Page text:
Update: Highway 99 tunnel machine now a third of the way to the pit


9:47 AM: Last week, WSDOT said the Highway 99 tunnel contractor would likely start the process this week of trying to get the tunneling machine to move 20 feet ahead so its damaged cutterhead can be pulled from the 120-foot-deep pit dug next to the Viaduct. This morning, there’s word the process has begun. As of 7 this morning, according to WSDOT’s announcement, the machine had made it about three feet forward:

The machine must mine through 20 feet of unreinforced concrete to reach the pit. The duration of this effort will depend on the machine’s ability to mine through the concrete while operating with a damaged seal system. STP anticipates the machine may overheat, as it has during their most recent attempts at mining. If the machine becomes too hot, they will take a break for it to cool down before resuming.

The image above is from the WSDOT page displaying several “live” construction cameras. (P.S. The south side of the pit, where it’s expected to break through, is on the left side of the photo.)

4:32 PM: WSDOT has just posted another update – saying the machine has now gone six feet.

14 Replies to "Update: Highway 99 tunnel machine now a third of the way to the pit"

  • bada-bing February 18, 2015 (12:14 pm)

    How long will the breaks need to be between the time they shut her down due to overheating, and the time they can start her up again? And what is the pace of the drilling now (i.e. how long did it take to drill this first 3 feet?)?

    • WSB February 18, 2015 (12:56 pm)

      I don’t believe they know that yet, BB – which is why they’re not guesstimating how long it will take to get the entire 20 feet. I’ll be watching to see if they have Twitter updates between longer web updates – http://twitter.com/berthadigssr99 – so far nothing today but a tweet pointing to the same web update from which we took this info. – TR

  • mike February 18, 2015 (4:53 pm)

    I propose a drinking game. Every time Bertha breaks down, you take a shot. (It’s a very SAFE drinking game!)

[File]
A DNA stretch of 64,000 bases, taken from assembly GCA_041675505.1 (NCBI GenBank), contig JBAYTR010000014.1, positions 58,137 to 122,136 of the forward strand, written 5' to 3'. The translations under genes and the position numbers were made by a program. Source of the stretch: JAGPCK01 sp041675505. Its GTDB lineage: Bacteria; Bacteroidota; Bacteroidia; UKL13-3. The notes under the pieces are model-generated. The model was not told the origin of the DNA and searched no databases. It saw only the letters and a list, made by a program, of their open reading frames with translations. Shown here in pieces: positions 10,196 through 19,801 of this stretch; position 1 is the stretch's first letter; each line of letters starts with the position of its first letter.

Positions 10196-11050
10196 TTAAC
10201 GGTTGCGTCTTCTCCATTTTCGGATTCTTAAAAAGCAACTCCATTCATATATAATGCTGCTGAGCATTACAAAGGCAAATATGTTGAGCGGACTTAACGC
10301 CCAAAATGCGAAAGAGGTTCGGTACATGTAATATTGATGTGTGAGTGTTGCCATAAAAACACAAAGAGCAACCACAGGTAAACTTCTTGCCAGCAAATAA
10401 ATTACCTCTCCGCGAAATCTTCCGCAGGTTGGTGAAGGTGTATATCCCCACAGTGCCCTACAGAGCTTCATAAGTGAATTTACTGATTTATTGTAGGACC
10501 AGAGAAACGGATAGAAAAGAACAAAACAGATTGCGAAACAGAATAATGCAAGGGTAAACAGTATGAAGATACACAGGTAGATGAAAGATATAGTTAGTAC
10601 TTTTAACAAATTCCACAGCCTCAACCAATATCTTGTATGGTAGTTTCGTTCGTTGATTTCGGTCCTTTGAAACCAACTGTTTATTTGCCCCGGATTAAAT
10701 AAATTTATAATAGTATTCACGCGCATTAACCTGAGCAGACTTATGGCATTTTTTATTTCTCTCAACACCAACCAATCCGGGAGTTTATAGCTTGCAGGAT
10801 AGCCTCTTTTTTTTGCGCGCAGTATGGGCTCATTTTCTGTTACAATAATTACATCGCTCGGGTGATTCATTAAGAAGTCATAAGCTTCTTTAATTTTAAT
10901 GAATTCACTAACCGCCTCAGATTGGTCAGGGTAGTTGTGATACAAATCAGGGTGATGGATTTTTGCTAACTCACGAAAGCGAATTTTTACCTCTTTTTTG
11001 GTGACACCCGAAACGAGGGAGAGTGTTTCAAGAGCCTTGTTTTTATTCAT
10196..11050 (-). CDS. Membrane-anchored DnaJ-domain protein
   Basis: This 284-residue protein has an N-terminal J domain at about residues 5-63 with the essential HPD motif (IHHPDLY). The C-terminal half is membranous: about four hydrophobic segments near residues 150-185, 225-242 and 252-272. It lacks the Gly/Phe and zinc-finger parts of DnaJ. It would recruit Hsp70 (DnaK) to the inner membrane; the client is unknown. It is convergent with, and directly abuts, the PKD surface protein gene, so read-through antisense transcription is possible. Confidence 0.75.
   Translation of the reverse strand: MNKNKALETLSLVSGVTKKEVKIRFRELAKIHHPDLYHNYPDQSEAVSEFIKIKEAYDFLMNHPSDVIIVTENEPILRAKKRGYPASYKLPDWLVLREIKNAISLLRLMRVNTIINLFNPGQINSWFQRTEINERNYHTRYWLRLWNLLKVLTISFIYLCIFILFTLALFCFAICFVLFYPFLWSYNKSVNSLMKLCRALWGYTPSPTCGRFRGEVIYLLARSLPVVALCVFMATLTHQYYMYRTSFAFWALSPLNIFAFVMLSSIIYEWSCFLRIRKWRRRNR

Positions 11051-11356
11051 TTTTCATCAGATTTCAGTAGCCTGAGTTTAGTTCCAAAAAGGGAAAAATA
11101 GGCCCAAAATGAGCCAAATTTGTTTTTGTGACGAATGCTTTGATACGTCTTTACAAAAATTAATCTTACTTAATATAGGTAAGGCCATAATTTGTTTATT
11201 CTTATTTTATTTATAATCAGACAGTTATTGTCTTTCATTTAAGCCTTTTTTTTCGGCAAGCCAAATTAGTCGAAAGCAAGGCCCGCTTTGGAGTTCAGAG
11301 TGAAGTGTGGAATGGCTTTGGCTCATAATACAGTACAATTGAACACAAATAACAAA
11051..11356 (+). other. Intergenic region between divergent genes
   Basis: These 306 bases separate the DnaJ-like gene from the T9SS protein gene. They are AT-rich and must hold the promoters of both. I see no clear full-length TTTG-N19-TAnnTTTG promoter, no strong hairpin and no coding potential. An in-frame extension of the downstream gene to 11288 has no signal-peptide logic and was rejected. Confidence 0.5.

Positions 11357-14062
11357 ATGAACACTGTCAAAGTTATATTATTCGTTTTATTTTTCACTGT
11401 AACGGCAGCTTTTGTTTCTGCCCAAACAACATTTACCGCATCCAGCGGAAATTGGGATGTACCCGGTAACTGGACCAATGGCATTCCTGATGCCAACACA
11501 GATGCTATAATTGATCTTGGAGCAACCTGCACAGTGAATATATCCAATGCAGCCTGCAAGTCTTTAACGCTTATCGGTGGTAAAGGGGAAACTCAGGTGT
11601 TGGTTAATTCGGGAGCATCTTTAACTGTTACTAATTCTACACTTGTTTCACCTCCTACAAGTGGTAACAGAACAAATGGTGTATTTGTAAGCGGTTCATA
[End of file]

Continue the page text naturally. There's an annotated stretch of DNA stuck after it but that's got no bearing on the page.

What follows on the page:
• WSince86 February 18, 2015 (5:17 pm)

    Mike- We’re game for that!!

  • The Future February 18, 2015 (9:07 pm)

    Here’s a short video that shows the future of the tunnel…

  • Dixon February 18, 2015 (10:46 pm)

    So what happens if the drill gets stuck under a building as it digs further? Will they need to tear down a building in order to dig a hole to access the drill? w h a t t h e h e l l

  • Dennis February 18, 2015 (11:17 pm)

    @ Dixon: No. It’s been reported before that while the pit is the (relatively) easy way, in a pinch they can dismantle the machine from behind.

  • WsEd February 19, 2015 (8:34 am)


    I think maybe the pit was a relatively easy way to extend the contract for more cash as well.

  • wakeflood February 19, 2015 (9:08 am)

    I was curious when I read that they’re unsure how the machine will deal with getting through the concrete wall of the extraction pit.

    My first thought would be that if it was a concern, they’d have done something like perforate the shaft where they expect the machine to enter or something like that – picture a voting ballot chad that can be punched out, or similar.

    And then I took a closer look at the picture in the article. Hmmm…looks like there’s a change in color/texture in the wall in a circular shape near the bottom? Does the extraction shaft indeed have a punchout chad? Methinks it might.

    • WSB February 19, 2015 (9:38 am)

      Wake, yes, that’s been part of the WSDOT updates if you click through to read in their entirety. They have chipped away a spot to make it easier for the machine to finish getting through.
      Regarding the discussion of making repairs from behind – yes, WSDOT has mentioned this repeatedly. Haven’t found an exact link and don’t have time to look, have to get on with other things, but it’s been explained before. – TR

  • Peter February 19, 2015 (9:33 am)

    @Dennis: >> in a pinch they can dismantle the machine from behind. << Willing to be corrected, but I don't think that's true. They're using the pit approach because the cutting head is larger in diameter than the tunnel bore, after the concrete wall sections are installed. They'd have to take the cutting head apart to slide it out the back. I doubt that's even feasible, given the massive weight of the cutting head. Even if in pieces.

  • Born on Alki 59 February 19, 2015 (9:49 am)

    I have heard one analogy that making repairs from behind Bertha would be like doing a valve job on a Maserati while blindfolded with the hood closed. I guess anything’s possible with enough time and money.

  • Dixon February 20, 2015 (11:31 pm)

    So if it can be repaired from behind, why was there no progress for a year? If making a pit is the easier path, and it takes a year, if it continues on and starts to head under existing buildings and gets stuck, will there be another year+ delay?

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